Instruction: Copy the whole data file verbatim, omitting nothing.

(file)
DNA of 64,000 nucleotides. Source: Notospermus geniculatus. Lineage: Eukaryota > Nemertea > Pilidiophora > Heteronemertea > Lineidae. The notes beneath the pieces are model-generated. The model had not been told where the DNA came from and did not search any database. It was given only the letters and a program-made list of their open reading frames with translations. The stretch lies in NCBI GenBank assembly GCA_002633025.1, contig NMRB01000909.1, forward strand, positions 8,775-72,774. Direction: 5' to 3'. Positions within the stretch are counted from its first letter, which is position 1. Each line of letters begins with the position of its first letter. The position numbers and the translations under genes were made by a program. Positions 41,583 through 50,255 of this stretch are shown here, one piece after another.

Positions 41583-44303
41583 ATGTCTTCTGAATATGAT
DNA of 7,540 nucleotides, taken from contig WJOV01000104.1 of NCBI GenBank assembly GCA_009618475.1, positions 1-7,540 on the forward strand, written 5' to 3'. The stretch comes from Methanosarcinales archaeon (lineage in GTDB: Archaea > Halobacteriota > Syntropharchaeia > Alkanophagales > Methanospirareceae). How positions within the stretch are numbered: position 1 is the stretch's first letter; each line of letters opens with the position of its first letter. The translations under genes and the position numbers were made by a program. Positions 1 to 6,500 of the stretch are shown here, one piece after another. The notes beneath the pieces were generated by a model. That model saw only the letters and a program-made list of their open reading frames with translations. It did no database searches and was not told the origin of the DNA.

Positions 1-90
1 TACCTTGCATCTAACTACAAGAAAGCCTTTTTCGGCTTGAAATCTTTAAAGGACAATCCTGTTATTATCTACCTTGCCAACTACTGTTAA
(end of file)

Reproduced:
DNA of 64,000 nucleotides. Source: Notospermus geniculatus. Lineage: Eukaryota > Nemertea > Pilidiophora > Heteronemertea > Lineidae. The notes beneath the pieces are model-generated. The model had not been told where the DNA came from and did not search any database. It was given only the letters and a program-made list of their open reading frames with translations. The stretch lies in NCBI GenBank assembly GCA_002633025.1, contig NMRB01000909.1, forward strand, positions 8,775-72,774. Direction: 5' to 3'. Positions within the stretch are counted from its first letter, which is position 1. Each line of letters begins with the position of its first letter. The position numbers and the translations under genes were made by a program. Positions 41,583 through 50,255 of this stretch are shown here, one piece after another.

Positions 41583-44303
41583 ATGTCTTCTGAATATGAT
DNA of 7,540 nucleotides, taken from contig WJOV01000104.1 of NCBI GenBank assembly GCA_009618475.1, positions 1-7,540 on the forward strand, written 5' to 3'. The stretch comes from Methanosarcinales archaeon (lineage in GTDB: Archaea > Halobacteriota > Syntropharchaeia > Alkanophagales > Methanospirareceae). How positions within the stretch are numbered: position 1 is the stretch's first letter; each line of letters opens with the position of its first letter. The translations under genes and the position numbers were made by a program. Positions 1 to 6,500 of the stretch are shown here, one piece after another. The notes beneath the pieces were generated by a model. That model saw only the letters and a program-made list of their open reading frames with translations. It did no database searches and was not told the origin of the DNA.

Positions 1-90
1 TACCTTGCATCTAACTACAAGAAAGCCTTTTTCGGCTTGAAATCTTTAAAGGACAATCCTGTTATTATCTACCTTGCCAACTACTGTTAA